By default, Jetty uses the JSSE provider from the JVM for SSL, which has three significant problems: It’s slow! It doesn’t support ALPN in Java 8, which is needed for HTTP/2 It’s REALLY slow! There are workarounds for both problems:
This is going to be a blog of mixed metaphors as I try to explain how we avoid thread starvation when we use Jetty’s eat-what-you-kill scheduling strategy. Jetty has several instances of a computing pattern called ProduceConsume, where a task
In the 20th year of Jetty development we are finally considering a bit of native code integration to provide Unix Domain Sockets in Jetty 9.4! Typically the IO performance of pure java has been close enough to native code for
Now that HTTP/2 is a published standard (RFC 7540) and Jetty-9.3.0 has been released with HTTP/2.0, It’s time to start running this new protocol in your deployments. So let’s look at how you can run HTTP/2 on Google Compute Engine!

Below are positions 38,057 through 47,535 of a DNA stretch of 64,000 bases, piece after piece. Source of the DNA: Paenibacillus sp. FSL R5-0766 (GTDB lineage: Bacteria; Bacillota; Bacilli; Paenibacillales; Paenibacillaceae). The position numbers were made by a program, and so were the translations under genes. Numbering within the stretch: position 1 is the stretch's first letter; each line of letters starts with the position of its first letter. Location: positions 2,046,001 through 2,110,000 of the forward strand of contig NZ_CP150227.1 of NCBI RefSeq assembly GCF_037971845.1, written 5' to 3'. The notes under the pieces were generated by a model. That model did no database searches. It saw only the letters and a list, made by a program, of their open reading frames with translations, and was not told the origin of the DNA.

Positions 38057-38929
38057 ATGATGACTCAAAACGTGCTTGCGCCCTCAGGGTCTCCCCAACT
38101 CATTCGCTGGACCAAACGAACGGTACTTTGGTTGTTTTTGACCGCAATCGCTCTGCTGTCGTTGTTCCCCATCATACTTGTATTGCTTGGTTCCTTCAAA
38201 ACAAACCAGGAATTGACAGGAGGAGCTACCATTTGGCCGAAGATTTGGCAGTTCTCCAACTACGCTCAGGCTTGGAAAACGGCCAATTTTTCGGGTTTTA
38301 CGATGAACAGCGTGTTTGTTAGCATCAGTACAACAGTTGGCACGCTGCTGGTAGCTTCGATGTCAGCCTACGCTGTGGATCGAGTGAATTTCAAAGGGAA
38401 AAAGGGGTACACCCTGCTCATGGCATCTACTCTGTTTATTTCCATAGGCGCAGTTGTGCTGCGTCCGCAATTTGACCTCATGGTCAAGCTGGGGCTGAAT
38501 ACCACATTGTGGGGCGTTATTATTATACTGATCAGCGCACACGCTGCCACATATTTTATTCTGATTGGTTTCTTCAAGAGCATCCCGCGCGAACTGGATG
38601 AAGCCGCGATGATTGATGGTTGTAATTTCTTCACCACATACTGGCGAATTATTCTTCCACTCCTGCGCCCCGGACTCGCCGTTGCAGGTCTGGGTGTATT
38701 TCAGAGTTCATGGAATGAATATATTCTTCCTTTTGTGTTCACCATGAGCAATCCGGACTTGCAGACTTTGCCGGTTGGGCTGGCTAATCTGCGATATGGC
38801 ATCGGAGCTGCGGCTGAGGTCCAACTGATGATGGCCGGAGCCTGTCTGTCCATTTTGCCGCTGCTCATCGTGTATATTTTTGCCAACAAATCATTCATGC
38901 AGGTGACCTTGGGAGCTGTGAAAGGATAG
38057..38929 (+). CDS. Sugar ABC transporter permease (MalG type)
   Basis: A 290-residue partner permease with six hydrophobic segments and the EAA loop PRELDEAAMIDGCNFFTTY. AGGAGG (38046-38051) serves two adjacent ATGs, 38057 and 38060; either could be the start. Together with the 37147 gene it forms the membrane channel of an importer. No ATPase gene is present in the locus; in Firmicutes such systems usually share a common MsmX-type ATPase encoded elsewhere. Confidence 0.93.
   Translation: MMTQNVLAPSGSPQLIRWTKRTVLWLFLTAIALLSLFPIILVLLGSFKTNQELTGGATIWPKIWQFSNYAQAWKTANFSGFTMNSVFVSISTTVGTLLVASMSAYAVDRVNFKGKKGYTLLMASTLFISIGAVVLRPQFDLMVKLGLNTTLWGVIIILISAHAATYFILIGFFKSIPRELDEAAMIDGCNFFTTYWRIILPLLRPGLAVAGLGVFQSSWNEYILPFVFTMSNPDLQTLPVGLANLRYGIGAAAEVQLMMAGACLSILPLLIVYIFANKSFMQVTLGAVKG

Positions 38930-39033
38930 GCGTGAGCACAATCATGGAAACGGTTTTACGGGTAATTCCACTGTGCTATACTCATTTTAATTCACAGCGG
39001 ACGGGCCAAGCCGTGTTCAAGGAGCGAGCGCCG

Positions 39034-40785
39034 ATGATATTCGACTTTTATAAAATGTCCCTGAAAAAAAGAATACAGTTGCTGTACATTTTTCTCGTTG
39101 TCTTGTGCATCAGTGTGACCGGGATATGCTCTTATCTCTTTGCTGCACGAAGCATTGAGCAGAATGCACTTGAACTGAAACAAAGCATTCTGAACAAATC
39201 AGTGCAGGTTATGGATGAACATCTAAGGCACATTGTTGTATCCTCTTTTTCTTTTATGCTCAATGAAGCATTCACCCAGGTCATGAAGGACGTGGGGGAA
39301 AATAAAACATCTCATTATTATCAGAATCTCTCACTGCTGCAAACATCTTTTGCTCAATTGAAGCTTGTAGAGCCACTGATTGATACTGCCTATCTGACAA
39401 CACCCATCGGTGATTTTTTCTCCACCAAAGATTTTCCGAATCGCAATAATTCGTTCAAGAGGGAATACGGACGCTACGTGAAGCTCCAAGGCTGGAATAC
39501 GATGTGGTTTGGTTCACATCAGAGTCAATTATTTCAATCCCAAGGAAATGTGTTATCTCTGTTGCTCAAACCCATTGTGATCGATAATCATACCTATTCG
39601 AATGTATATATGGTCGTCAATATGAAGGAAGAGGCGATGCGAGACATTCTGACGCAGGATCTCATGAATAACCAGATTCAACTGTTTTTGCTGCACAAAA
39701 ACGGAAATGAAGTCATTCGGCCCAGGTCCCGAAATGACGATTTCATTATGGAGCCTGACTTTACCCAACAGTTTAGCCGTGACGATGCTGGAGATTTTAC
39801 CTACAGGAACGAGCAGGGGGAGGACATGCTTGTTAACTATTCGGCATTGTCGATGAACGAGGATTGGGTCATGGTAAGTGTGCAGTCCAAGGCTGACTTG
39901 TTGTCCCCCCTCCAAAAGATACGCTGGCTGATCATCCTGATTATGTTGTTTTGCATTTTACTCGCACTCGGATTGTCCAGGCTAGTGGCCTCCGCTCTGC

Jetty 9.3 supports HTTP/2 as defined by RFC7540 and it is extremely simple to enable and get started using this new protocol that is available in most current browsers. Getting started with Jetty 9.3 Before we can run HTTP/2, we
Jetty 9.3.0 is almost ready and Release Candidate 1 is available for download and testing! So this is just a quick blog to introduce you to what is new and encourage you to try it out! HTTP2 The headline feature
With the jetty-maven-plugin and Servlet Annotations, it has never been simpler to start developing with Jetty! While we have not quiet achieved the terseness of some convention over configuration environments/frameworks/languages, it is getting close and only 2 files are needed
A producer consumer pattern for Jetty HTTP/2 with mechanical sympathy Developing scalable servers in Java now requires careful consideration of mechanical sympathetic issues to achieve both high throughput and low latency. With the introduction of HTTP/2 multiplexed semantics to Jetty,